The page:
Angela Blanchard is a globally recognized expert practitioner in community development. From long-term disaster recovery, to effective integration of immigrants and refugees, Blanchard’s breakthrough strategies have successfully revitalized neighborhoods, while providing a powerful road map for cities across the globe. Angela works with business, civic, and nonprofit leaders tackling complex challenges of community transformation. Blanchard has been profiled in numerous publications, including The New York Times, The Wall Street Journal, and The Atlantic. Fast Company magazine named her one of the Most Creative People in the Nation.
Her genuine reverence for people and her unique ability to bring them together in unprecedented ways have played a pivotal role in the growth and impact of BakerRipley, formerly known as Neighborhood Centers, Inc. Under Blanchard’s leadership, BakerRipley has become the largest community development organization in Texas and among the top 1% of charitable groups nationwide. BakerRipley currently serves more than 500,000 people in over 50 counties with an annual budget of over $300 million.
Blanchard’s innovative, strength-based framework — Appreciative Community Building — has set the new standard for integrating diverse populations into thriving communities. In 2017, she was honored with the 22nd Heinz Award in the Human Condition category for creating a transformative model of community development that recognizes the inherent strengths of the people residing in low-income and immigrant communities.
“Seeing people come in having very little, and then helping them find a way to recreate a new life out of their own imagination—that is the most riveting thing on earth to me.” — Angela Blanchard
I first met Angela at the Business Innovation Factory (BIF) Summit in 2014. We both had the privilege of being storytellers at this extraordinary conference. The title of Angela’s keynote was “You Can’t Tweet Change.” I instantly knew that Angela Blanchard was a brilliant business leader, compassionate CEO, a wonderful humanitarian and a brilliant storyteller. Since then, I have also had the honor to serve on the same board of directors with Angela, giving me the opportunity to learn from her shared wisdom, authenticity, and compassion.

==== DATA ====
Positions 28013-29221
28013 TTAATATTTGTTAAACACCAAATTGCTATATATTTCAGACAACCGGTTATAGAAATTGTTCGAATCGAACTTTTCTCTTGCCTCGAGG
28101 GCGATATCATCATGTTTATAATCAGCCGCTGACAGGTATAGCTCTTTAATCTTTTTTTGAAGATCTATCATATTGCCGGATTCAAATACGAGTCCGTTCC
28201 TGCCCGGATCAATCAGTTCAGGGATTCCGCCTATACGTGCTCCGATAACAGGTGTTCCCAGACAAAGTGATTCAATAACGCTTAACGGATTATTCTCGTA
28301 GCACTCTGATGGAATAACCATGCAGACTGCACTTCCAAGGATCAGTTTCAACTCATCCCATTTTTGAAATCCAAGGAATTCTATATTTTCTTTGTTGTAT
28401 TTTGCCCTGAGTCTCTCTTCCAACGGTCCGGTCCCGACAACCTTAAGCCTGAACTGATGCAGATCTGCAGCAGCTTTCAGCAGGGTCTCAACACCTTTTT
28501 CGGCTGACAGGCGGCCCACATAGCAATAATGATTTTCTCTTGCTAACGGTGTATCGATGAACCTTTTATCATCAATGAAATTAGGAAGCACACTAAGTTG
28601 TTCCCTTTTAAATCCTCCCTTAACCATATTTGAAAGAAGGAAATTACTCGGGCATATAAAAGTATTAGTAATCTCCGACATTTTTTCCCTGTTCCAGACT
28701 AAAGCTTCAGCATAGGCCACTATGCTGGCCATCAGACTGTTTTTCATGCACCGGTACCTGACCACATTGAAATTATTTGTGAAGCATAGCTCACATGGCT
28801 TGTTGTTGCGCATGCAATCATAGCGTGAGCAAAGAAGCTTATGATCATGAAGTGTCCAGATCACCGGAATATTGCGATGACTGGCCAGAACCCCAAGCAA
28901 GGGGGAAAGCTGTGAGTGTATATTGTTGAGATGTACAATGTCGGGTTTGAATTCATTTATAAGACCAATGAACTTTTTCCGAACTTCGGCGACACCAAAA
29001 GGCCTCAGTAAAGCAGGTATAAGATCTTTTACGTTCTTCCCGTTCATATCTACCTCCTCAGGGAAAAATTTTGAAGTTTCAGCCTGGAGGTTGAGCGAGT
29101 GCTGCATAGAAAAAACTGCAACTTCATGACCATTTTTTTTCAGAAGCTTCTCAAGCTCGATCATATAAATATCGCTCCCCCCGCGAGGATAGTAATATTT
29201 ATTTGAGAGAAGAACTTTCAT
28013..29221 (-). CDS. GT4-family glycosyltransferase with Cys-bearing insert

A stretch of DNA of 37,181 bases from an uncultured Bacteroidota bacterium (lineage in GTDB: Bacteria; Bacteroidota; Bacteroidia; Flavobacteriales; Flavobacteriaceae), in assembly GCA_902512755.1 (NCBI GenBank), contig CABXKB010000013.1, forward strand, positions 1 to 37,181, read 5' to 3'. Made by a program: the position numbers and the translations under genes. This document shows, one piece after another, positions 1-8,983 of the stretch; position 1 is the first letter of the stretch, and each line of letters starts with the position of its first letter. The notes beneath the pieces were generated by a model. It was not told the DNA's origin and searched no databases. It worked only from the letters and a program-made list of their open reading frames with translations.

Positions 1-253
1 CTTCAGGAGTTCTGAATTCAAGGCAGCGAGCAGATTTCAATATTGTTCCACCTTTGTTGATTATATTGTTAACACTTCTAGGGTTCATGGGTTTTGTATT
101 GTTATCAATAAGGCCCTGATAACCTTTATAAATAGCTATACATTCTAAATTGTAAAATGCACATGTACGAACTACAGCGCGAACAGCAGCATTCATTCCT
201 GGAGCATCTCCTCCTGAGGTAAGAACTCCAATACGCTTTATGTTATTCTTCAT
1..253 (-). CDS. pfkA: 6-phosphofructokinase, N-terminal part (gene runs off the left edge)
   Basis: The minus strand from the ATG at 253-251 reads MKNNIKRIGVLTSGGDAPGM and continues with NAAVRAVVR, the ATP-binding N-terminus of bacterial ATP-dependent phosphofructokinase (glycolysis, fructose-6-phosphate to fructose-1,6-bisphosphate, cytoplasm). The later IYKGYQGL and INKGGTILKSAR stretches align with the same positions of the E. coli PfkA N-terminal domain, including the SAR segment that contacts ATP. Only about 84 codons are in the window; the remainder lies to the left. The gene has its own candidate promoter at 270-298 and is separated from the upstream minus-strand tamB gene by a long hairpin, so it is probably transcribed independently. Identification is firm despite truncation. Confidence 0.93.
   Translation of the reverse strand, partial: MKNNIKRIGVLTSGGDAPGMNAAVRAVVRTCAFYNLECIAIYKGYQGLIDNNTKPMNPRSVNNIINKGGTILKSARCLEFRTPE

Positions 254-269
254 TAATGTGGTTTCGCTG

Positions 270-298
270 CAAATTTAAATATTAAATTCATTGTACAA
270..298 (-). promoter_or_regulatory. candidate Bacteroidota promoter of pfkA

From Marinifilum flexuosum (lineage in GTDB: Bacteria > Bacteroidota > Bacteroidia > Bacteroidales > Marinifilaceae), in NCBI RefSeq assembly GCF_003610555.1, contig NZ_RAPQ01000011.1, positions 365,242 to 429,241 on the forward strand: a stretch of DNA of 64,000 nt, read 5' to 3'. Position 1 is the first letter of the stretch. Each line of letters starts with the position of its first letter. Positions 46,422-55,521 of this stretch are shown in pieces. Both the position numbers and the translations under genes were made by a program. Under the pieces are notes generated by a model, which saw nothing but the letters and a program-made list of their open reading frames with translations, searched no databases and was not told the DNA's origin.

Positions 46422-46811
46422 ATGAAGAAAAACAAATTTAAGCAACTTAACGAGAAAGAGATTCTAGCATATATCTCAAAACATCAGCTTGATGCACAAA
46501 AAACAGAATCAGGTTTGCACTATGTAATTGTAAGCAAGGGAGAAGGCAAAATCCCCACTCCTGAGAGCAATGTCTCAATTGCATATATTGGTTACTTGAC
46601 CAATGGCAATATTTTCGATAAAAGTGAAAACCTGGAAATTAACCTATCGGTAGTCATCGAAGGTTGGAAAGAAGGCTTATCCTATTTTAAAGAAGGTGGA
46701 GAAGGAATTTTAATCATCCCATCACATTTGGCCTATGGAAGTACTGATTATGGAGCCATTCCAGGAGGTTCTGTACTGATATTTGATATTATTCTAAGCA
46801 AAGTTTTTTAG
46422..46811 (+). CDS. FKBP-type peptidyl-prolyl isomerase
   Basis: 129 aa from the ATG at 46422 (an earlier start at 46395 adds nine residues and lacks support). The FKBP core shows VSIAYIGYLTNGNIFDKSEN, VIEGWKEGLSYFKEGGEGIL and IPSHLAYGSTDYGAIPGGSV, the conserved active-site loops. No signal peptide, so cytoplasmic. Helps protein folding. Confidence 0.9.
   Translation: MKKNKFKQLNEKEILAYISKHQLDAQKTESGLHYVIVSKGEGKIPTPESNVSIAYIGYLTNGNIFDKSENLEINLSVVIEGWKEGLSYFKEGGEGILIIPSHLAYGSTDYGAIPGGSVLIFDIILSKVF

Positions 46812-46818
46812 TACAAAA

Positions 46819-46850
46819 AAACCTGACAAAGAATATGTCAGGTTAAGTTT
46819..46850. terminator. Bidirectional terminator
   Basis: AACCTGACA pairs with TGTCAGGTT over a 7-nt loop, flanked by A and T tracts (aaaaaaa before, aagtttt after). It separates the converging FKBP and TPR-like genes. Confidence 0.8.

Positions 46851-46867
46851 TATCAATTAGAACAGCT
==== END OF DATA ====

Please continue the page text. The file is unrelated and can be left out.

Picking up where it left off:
Angela is also a social leader, often speaking, blogging, mentoring and sharing her thoughts about crisis management and disaster recovery. You can follow Angela’s work on Twitter at @CajunAngela. During this incredible pandemic, Angela and I have been sharing thoughts on Twitter, often via direct messages (DMs). Angela is often at the forefront of guiding and leading communities during difficult and often unimaginable times.
Here is Angela’s wisdom from disasters that she has pinned on our Twitter page:
‘The human spirit is not extinguishable’
- No one is coming. We must move at the speed of need. Don’t wait. Work.
- You may not be at fault, but you’re responsible. This disaster chose us. We must own it.
- You can’t build on broken. Pay attention to the strength, skills, and aspirations of those around you. Build on those.
- Do what you can with what you have, where you are. Right now.
- There is nothing more powerful than a family, company, community in tough with its own aspirations and principles. Revisit the principles that will guide your decision making as you move through this unprecedented period.
- Allow everything that is not destructive. Especially art, music, and dance. Even in disaster, people need joy.
- Isolation is a breeding ground for rage and despair. We may be physically distant, but we must remain spiritually, emotionally, socially connected. Connect today.
- At every milestone, there will be gratitude and grief in equal measure. Even as we recover, we will also see what has been lost. Allow gratitude and grief to reside in your heart together.
- Practice loving detachment. Others may not behave as would want. We learn not to react to panic and fear, even as we manage our own.
- There is enough to go around. Act as if it’s true.
- When you come to the fork in the road, between resignation and acceptance, take the path of acceptance. No whining.
- People can survive individually, but they thrive collectively. Place your faith beyond survival.
- Leaders practice “When I know, you know it.” People can handle the truth. We unravel when we are forced to play detective in a disaster. If you want people to follow you, you don’t have to be certain, but you must be transparent.
I absolutely love Angela’s wisdom from disasters. In my experience, strong leaders know where and how to position themselves in good and bad times. In a crisis, you lead from the front. In a celebration, you lead from the back. Only the very best leaders know the importance of this practice. This is the time for forgiveness, courage, empathy, unselfish generosity, honesty and love. The video below is a great example of how strong leadership and the power of the togetherness, based on wisdom above, helped the Houston community recover after horrific disasters.
Another one of my favorite life and leadership lessons from Angela was capture in her beautiful and brief essay on Time.
“Time haunts those of us working to nurture the world into a more caring place. Time rules us as we work for fairness, justice and kindness. If we care deeply about alleviating unnecessary human suffering, we find ourselves stretched on a rack between a painful “now” and a hopeful “when.” I’ve come to believe that the real test of leadership is the ability to live there — in between — never letting go.” — Angela Blanchard
I encourage you to connect and learn more with Angela Blanchard on Twitter.